Disease Information for Methyl crotonyl CoA carboxylase deficiency

Clinical Manifestations
Signs & Symptoms
Poor feeding/infant
Development Motor Skills (Milestones) Delayed
Newborn Poor Sucking response/reflex
Episodic symptoms/events
Disease Progression
Course/Potentially lethal/untreated
Lethal Potential
Demographics & Risk Factors
Population Group
Population/Pediatrics population
Sex & Age Groups
Population/Child-Infant Only
Laboratory Tests
Abnormal Lab Findings (Non Measured)
Enzyme Assay plasma/tissue/fibroblast abnormal
Neonatal metabolic screening (mass spec) abnormal
Newborn screening tests abnormal (extended)
Abnormal Lab Findings - Increased
URINE 3-Hydroxyisovaleric Acid
Associated Diseases & Rule outs
Rule Outs
Reye's syndrome
Associated Disease & Complications
Death Outcome
Hypoglycemia, infantile
Disease Mechanism & Classification
CLASS/Pediatric disorders (ex)
Pathophysiology/Gene locus 15q12
Pathophysiology/Gene Locus 3q25-q27
Pathophysiology/Gene Locus chromosome 3q
Pathophysiology/Gene locus Chromosome 5q
PROCESS/Autosomal recessive disorder (ex)
PROCESS/Enzyme defect/Metabolic disorder (ex)
PROCESS/Metabolic/storage disorder (category)
PROCESS/Organic acidemia metabolic disorder (ex)
Methyl crotonyl CoA carboxylase deficiency, Synonym/3-MCC deficiency (MCC Def), Synonym/3-Methylcrotonylglycinuria, Synonym/MCCC1 and MCCC2 types

3 methyl crotonyl CoA carboxylase deficiency causes acidosis and feeding disorders in infancy and Reye like syndrome in older children; findings of 3 methyl crotonylglycine in urine with 3 hydroxyvaleric acid;

very rare------3-methylcrotonyl-CoA carboxylase deficiency is an inherited disorder in which the body is unable to process certain proteins properly; People with this disorder have inadequate levels of an enzyme that helps break down proteins containing an amino acid called leucine; Two types by gene locus type 1 at 3q25-q27 and type 2 at 5q12-q13; somnolence, ketosis, acidosis, mild hyperammonemia; Infants with this disorder appear normal at birth but usually develop signs and symptoms during the first year of life or in early childhood; The characteristic features of this condition, which can range from mild to life-threatening, include feeding difficulties, recurrent episodes of vomiting and diarrhea, excessive tiredness (lethargy), and weak muscle tone (hypotonia); If untreated, this disorder can lead to delayed development, seizures, and coma; Early detection and lifelong management (following a low-protein diet and using appropriate supplements) may prevent many of these complications; In some cases, people with gene mutations that cause 3-methylcrotonyl-CoA carboxylase deficiency never experience any signs or symptoms of the disorder; Variable severity; The characteristic features of this condition are similar to those of Reye syndrome, a severe disorder that develops in children while they appear to be recovering from viral infections such as chicken pox or flu; Most cases of Reye syndrome are associated with the use of aspirin during these viral infections; How common is 3-methylcrotonyl-CoA carboxylase deficiency?This condition affects an estimated 1 in 50,000 individuals worldwide; What genes are related to 3-methylcrotonyl-CoA carboxylase deficiency?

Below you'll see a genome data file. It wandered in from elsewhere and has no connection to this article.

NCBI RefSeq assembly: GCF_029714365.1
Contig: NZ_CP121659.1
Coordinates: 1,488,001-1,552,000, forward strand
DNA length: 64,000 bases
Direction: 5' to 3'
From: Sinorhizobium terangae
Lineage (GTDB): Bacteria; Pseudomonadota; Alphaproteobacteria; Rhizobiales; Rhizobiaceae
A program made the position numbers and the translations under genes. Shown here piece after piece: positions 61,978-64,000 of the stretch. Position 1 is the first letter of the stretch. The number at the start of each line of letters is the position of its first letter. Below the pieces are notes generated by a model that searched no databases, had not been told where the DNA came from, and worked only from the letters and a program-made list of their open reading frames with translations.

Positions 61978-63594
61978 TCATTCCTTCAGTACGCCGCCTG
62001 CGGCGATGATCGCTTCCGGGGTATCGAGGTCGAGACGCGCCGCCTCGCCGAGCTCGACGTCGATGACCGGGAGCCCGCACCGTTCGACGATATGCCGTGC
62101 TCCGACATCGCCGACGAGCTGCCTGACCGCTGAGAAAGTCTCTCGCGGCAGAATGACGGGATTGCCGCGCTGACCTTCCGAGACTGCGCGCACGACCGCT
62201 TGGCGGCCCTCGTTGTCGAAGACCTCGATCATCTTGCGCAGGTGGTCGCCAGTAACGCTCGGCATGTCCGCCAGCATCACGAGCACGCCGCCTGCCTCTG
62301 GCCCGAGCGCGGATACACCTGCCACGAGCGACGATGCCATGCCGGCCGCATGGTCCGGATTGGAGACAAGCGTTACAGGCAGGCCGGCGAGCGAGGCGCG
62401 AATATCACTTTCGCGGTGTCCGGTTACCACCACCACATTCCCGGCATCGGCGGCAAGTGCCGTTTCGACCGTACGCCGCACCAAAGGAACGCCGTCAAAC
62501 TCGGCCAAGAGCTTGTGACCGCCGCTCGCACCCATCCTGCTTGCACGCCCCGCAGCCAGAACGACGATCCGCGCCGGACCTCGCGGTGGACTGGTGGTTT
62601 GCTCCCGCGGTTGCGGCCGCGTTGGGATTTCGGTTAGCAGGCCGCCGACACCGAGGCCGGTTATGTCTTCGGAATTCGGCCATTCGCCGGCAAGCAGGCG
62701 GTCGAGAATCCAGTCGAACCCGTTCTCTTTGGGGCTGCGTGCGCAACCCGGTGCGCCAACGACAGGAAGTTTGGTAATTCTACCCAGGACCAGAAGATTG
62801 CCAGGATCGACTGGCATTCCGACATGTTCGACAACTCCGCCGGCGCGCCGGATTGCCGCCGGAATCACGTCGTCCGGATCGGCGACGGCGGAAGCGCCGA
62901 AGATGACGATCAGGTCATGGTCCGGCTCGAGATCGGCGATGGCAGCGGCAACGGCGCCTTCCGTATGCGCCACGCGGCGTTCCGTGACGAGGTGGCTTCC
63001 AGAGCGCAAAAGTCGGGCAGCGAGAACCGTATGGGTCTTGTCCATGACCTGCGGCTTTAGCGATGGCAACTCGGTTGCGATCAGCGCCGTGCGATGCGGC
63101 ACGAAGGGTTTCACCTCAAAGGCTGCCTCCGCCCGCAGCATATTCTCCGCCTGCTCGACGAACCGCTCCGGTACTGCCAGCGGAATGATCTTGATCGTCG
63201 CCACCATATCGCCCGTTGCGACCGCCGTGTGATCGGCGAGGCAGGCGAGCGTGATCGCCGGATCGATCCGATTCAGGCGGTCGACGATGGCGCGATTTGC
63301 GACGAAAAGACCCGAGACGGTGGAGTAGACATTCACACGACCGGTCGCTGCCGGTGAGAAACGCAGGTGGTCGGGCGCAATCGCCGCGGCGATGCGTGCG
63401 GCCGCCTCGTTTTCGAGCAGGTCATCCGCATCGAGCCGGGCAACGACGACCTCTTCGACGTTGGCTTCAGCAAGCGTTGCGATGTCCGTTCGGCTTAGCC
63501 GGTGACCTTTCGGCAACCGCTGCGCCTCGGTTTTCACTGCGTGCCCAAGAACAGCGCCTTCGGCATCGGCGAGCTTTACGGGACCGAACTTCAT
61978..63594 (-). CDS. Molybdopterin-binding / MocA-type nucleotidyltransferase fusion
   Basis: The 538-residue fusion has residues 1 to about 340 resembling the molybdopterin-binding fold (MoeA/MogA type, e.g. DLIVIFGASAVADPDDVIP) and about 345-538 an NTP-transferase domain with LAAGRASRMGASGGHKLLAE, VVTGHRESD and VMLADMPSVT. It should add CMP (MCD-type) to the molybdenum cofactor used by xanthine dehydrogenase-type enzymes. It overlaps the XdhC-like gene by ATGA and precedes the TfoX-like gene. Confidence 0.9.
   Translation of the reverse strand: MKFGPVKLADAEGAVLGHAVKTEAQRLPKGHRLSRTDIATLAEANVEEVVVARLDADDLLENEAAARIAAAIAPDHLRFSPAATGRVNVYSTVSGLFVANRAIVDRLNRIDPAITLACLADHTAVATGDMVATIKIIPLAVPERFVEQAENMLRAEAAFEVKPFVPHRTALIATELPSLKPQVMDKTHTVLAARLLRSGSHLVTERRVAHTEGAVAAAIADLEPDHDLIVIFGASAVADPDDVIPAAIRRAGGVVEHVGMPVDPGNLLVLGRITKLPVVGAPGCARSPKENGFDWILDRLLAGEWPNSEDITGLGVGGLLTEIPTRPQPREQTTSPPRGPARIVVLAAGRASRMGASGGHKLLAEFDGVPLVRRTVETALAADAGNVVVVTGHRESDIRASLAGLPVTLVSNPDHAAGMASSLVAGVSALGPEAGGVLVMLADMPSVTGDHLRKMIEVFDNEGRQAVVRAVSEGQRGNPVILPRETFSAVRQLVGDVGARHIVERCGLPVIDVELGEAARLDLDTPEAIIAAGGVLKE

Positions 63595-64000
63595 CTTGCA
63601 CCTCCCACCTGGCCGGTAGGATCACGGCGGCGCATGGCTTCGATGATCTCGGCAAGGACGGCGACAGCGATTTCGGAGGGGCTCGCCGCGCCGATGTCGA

Mutations in the MCCC1 and MCCC2 genes cause 3-methylcrotonyl-CoA carboxylase deficiency.; The MCCC1 and MCCC2 genes make protein subunits that come together to form an enzyme called 3-methylcrotonyl-CoA carboxylase; This enzyme plays an essential role in breaking down proteins from the diet; Specifically, the enzyme is responsible for the fourth step in processing leucine, an amino acid that is part of many proteins; If a mutation in the MCCC1 or MCCC2 gene reduces or eliminates the activity of 3-methylcrotonyl-CoA carboxylase, the body is unable to process leucine properly; As a result, toxic by-products of leucine processing build up to harmful levels, damaging the brain and nervous system; inherited in an autosomal recessive pattern; synonyms: BMCC deficiency;

Deficiency of methylcrotonoyl-CoA carboxylase;

3-MCC MCCC 1 and MCCC 2;

MCC deficiency; Methylcrotonyl-CoA carboxylase deficiency;



External Links Related to Methyl crotonyl CoA carboxylase deficiency
PubMed (National Library of Medicine)
NGC (National Guideline Clearinghouse)
Medscape (eMedicine)
Harrison's Online (accessmedicine)
NEJM (The New England Journal of Medicine)